KBC Bank said today that the closing of the sale of its Irish performing loan assets and liabilities to Bank of Ireland will lead to a capital relief of about €1 billion for the Belgian lender.

Last week departing lender KBC confirmed that its sale of assets to Bank Ireland was complete. The portfolios making up the deal include €7.8 billion of loans and €1.8 billion of deposits.

A small portfolio of non-performing mortgages and credit card balances were also acquired by Bank of Ireland.

Around 150,000 KBC customers will transfer to Bank of Ireland as part of the €6.4 billion deal, which was first announced two years ago.

"The deal marks a major step in KBC's orderly and phased withdrawal from the Irish market," the bank said today.

The Belgium-based bank said it plans to distribute the €1 billion, either in the form of a share buy-back - subject to ECB approval - and/or an extraordinary interim dividend.

The final decision by the Board of Directors will be taken in the first half of 2023, it added.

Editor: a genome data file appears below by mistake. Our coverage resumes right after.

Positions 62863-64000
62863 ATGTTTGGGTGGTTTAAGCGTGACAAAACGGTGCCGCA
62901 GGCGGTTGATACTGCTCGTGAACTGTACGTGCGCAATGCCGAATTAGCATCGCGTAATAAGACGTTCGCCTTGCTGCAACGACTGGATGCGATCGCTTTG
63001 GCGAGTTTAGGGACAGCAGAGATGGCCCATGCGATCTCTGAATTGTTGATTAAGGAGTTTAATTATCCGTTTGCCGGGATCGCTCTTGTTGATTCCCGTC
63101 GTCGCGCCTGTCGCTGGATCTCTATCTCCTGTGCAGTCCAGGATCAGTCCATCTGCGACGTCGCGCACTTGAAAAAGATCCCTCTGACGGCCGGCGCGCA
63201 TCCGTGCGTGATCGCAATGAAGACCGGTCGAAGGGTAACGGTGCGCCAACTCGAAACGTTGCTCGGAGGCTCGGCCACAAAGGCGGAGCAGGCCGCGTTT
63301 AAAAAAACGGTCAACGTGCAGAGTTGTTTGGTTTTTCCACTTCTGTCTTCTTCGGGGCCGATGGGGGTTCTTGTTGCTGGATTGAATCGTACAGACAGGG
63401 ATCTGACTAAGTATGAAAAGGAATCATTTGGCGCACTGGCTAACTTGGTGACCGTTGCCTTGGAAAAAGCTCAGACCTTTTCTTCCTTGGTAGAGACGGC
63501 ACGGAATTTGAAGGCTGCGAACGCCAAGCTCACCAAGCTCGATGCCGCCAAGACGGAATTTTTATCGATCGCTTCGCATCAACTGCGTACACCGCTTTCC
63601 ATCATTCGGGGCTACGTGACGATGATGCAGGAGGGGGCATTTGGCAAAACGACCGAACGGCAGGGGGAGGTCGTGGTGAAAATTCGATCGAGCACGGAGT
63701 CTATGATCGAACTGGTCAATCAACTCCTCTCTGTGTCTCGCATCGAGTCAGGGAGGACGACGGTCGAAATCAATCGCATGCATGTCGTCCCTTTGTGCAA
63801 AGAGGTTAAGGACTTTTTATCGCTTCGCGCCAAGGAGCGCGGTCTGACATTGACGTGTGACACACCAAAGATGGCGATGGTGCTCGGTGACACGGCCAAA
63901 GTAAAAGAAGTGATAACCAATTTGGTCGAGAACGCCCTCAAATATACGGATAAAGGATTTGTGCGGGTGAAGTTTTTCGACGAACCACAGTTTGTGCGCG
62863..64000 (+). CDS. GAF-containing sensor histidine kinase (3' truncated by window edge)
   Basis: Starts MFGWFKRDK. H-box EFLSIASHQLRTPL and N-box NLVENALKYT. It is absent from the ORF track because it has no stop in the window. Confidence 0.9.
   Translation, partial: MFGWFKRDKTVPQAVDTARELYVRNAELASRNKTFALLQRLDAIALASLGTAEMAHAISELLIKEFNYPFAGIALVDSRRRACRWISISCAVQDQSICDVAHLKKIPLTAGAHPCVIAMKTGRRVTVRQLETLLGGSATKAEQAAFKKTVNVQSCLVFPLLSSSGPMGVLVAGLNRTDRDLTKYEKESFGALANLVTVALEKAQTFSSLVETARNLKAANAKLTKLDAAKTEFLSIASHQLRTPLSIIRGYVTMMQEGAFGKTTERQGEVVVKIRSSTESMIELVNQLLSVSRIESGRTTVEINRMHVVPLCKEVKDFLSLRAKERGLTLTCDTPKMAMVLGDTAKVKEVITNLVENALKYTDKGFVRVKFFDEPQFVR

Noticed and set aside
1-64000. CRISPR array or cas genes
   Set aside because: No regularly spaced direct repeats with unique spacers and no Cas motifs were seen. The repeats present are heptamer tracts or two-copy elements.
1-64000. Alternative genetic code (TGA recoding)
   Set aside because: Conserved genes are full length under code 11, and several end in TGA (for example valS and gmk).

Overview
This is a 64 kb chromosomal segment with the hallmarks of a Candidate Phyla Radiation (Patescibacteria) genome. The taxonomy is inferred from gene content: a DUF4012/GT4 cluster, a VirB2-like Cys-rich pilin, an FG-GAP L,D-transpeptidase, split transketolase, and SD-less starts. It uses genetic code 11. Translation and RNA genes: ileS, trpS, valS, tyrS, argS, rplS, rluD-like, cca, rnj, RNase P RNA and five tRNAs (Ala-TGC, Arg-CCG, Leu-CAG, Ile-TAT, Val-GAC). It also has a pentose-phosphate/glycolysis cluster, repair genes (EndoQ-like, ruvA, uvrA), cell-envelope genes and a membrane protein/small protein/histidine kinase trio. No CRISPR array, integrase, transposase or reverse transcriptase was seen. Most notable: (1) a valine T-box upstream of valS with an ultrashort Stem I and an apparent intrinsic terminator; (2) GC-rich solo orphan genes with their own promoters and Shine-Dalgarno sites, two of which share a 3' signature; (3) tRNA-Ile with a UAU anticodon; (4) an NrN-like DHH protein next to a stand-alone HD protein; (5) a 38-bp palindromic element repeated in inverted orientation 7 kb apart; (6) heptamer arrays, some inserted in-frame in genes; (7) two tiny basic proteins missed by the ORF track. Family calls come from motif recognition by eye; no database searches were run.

KBC Bank group today reported a net profit of €818m in the last quarter of 2022.

It recorded a net impairment charge on its loan book, partly due to an increase in the reserve for geopolitical and emerging risks.

"Adding the result for this quarter to the one for the first nine months of the year brings our net profit for full-year 2022 to an excellent €864m," the bank's chief executive Johan Thijs said.

Johan Thijs said that the war in Ukraine, alongside other geopolitical uncertainties, is sending shockwaves
throughout the global economy, resulting in high inflation and weighing on economic growth.

"Given those uncertainties, we have further increased our dedicated reserve for geopolitical and emerging risks, bringing it to €429m at the end of the quarter under review," he added.